Foxconn's plant plan in Wisconsin back on track after talk with Trump

Foxconn Technology said on Friday that it will move forward with its planned factory in Wisconsin after the company's chairman talked with U.S. President Donald Trump. 

The confirmation came after “productive discussions with the White House and the company” and a “personal conversation” between Trump and Foxconn's founder and chairman Terry Gou, the company said without details about employment. 

Trump described the clarification as “great news” on Twitter on Friday. 

Trump's Twitter on Friday

Trump's Twitter on Friday

Before that, Reuters reported on Wednesday that the iPhone maker was reconsidering the plant plan due to the high cost of manufacturing in the country.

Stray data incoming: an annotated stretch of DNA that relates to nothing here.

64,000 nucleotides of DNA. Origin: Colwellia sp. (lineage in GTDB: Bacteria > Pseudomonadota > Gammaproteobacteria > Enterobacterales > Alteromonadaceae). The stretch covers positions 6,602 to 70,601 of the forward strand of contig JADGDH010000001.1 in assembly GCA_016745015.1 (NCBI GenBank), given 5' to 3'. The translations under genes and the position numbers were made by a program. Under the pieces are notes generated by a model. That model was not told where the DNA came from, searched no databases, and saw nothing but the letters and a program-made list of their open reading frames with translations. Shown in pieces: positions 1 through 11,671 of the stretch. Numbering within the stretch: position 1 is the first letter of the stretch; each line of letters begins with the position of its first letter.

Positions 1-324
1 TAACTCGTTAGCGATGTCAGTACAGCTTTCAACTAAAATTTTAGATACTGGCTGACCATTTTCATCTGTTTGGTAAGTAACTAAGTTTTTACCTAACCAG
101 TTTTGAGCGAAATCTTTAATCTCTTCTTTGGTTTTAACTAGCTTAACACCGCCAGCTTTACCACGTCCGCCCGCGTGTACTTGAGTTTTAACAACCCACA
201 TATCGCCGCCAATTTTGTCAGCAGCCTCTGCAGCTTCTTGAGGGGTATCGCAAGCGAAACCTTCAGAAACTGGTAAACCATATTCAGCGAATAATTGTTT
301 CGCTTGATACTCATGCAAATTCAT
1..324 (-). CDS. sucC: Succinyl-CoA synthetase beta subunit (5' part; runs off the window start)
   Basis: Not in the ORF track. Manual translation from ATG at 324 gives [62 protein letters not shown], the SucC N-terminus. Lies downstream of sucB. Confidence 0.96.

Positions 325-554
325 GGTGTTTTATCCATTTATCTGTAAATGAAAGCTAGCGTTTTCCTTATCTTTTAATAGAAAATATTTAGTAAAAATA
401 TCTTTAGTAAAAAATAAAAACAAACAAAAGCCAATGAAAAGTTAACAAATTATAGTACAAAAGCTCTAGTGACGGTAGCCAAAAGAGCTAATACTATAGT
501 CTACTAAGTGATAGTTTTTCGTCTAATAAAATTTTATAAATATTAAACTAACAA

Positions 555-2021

Louis Woo, special assistant to Gou, was quoted in the report that the construction plan might be scaled back or even shelved due to the high cost of making advanced TV screens in the U.S., which includes expensive local labor. 

In a later statement, the company said the global market environment has changed compared with when the deal was first announced in 2017. 

The 20-million-square-foot plant, which is expected to offer up to 13,000 jobs, has the potential to be the largest foreign investment in the U.S. and is praised by Trump as a signature project to bring manufacturing back to the country. 

However, controversy plagues the ambitious plan. The state of Wisconsin offered 3 billion U.S. dollars in subsidies to persuade Foxconn to build the plant, and an estimate released in August 2017 by the local legislature's nonpartisan budget office said that Wisconsin would not start collecting any new tax revenue until 2032 and would not break even for more than 25 years.